This page is meant to capture the current state of agreement
. It is simply a list of features on each operating system and its associated tools, and then its suggested
equivalent on the other system. The hope is that we might learn from each other how to do our jobs on each others' systems, not hear arguments on how much the other sucks.
In a way this is supposed to be like a pretrial hearing, to reduce the length of the ensuing court battle. Please don't have your argument here - if you take umbrage, take your umbrage elsewhere. If you have a question about an equivalent feature though, add it to the list and hopefully someone will take the time to put in an answer.
Features on Windows
- WTS X + ssh
- COM Corba / PlainText protocols
- IIS Apache
- Threads processes sharing address space and OS resources, proprietary thread API, POSIX threads (usually implemented with one of the first two).
- Named Pipes (don't have the same functionality, but a common subset) You can make a special file that acts as a pipe.
Features on Unix or LinuxLikeOperatingSystems
- CLI with pipes & job control - Cygwin (for unix commands) plus DOS shell emulator (for native commands from cmd.exe/command.com)
- Network transparent GUI WTS
- Rooted file-system hierarchy You can refer to anything on the local machine using the UNC syntax, eg \\mypc\C$\whatever or \\mypc\foo, for shares.
- Symbolic links See SymbolicLinkOnWindows. The explorer has "link" files but these are not fully understood by other parts of the operating system, such as command line tools or the open/save dialogs. Shared folders can act like a flat namespace of symlinks. Few knows, but NTFS supports true symbolic links. Try to use the ln command on cygwin and you might be surprised by the results.
- Asynchronous signals Threads waiting on binary semaphores signaled by the operating system
This 'real windows' would be what? The one released less than a year ago? The one we used to call NT? The one with the POSIX shell CLI?
Orignal author replies: and the 'real unix' is... IRIX? AIX? Solaris? HPUX? To answer would be to miss the point. This pages title should more accurately be 'roughly equivalent features and tools in the set of operating systems and tools which people would generally see as belonging to the windows world or the unix world'. However, brevity is the soul of wit. And the intention of this page is that people can say how they would get roughly the same effect in the 'windows world' or the 'unix world', so limiting to one version of windows or unix, or excluding tools that get layered on top of the OS, would prevent people from describing what they would actually do.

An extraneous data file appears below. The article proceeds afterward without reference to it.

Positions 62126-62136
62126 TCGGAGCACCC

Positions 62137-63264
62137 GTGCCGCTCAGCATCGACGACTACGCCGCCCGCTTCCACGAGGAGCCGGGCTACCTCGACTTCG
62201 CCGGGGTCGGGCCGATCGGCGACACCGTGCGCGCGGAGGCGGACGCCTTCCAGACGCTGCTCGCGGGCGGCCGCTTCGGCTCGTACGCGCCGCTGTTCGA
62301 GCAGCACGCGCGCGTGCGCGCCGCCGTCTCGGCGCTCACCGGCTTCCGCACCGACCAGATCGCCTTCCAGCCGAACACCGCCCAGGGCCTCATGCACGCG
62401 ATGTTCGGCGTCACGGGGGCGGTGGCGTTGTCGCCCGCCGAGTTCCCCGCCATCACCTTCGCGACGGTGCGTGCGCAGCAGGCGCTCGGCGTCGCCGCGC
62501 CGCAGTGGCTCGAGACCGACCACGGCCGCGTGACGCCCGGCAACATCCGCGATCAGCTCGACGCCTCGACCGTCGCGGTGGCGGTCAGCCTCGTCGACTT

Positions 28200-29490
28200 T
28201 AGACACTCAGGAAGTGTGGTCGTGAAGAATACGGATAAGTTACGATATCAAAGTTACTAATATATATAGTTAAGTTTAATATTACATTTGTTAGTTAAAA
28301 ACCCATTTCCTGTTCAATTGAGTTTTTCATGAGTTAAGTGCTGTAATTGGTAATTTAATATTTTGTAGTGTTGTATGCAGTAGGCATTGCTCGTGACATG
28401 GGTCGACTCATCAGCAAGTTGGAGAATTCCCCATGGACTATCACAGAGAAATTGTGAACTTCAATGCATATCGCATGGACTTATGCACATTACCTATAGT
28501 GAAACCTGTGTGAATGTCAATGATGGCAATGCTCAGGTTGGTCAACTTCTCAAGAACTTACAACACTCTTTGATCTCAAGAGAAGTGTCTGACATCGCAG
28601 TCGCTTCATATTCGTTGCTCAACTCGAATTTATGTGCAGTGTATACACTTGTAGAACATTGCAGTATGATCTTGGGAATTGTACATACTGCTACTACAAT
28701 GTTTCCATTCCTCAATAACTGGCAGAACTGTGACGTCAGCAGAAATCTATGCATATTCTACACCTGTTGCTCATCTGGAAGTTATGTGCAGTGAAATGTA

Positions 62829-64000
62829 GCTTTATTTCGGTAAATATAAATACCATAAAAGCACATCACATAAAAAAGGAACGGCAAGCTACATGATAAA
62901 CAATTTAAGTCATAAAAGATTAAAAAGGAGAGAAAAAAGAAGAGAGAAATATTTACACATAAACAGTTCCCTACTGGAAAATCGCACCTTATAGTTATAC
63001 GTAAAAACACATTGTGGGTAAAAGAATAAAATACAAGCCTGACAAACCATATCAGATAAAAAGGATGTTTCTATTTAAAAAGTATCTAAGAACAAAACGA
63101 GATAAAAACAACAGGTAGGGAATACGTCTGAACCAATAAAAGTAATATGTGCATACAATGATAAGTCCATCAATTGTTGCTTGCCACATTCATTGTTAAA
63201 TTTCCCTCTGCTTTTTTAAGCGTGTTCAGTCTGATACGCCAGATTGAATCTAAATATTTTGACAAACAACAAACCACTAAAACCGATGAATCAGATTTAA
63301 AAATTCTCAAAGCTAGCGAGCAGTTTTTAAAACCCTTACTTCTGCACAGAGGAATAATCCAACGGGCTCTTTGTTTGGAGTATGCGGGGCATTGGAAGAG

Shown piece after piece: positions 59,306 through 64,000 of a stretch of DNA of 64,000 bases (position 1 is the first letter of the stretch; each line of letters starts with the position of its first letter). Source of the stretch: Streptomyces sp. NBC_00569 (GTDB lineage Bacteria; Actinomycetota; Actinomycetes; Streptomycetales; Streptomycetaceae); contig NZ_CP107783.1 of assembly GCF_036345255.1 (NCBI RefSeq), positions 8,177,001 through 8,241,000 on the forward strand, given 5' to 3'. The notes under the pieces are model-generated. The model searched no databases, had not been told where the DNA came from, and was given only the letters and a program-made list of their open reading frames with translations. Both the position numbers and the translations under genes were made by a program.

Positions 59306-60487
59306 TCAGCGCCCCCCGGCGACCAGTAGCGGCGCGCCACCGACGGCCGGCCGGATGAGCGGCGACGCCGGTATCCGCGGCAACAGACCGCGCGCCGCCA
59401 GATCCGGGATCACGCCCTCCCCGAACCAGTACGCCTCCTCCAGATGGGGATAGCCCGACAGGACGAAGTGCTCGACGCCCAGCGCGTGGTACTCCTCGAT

Actually the version of Windows is often important information, since really big features can change in major releases (e.g. multiple times that further Unix shell-like functionality was announced for some Windows or another). The corresponding nitpick about different versions of Unix is largely irrelevant, because for the most part the major features are identical across vendors and even on completely different codebases such as Linux; mostly it is system administration issues (like location of configuration files) that vary, not system calls or shell availability. So let's just say: mention the version of either Windows or of Unix whenever there may be a question as to whether the feature varies with release/vendor, and if someone asks, just tell them.
[The versions matter less and less as the operating systems stabilize. In the early 1980s, there were important differences between System V and BSD. System V didn't support asynchronous I/O. Shell commands had completely different syntaxes. As Windows ages, the difference between versions seem to decrease, just as they did with Unix. And as they both age, they grow more and more alike.]
The Unix issue you mentioned was twenty years ago
. Windows continues
to add major features on every major release. So what was the point of your comment???
[My point is that Unix is older than Windows, hence the difference between releases are smaller. For instance, the difference between Win2000 and WinXP was significantly less than the difference between Win3.1 and WinNT.]
I should hope so. Win3.1 and WinNT were completely different operating systems, not just different releases of the same operating system.
But the context of this is someone arguing "and the 'real unix' is... IRIX? AIX? Solaris? HPUX?", and I'm just saying what you
just said: it doesn't really matter with Unix, but it often does matter with Windows, so for crying out loud, don't argue, just speak up about the Windows version, and that should be the end of it. But I phrased it better, above. I really cannot see what further point there is here that is relevant to the context.
[It matters for old versions of Unix. Speak up about those as well.]
See the article by DonBox
about the five stages of Microsoft development: (http://web.archive.org/web/19991007034818/www.develop.com/dbox/cxx/fivephases.htm
) Porting tools from "the old country" to Windows comes in at stage 3 ("anger"). I've actually used vi for Windows (ha!) so maybe he's right.
, eh? You know, not everyone gets past the anger stage, and maybe that's not a bad thing.
There's always CygWin
- Capitalization recognition
- Windows has no (simple) directory links
Book: Unix for the MS-DOS User http://www.informit.com/bookstore/product.asp?isbn=0131460773&rl=1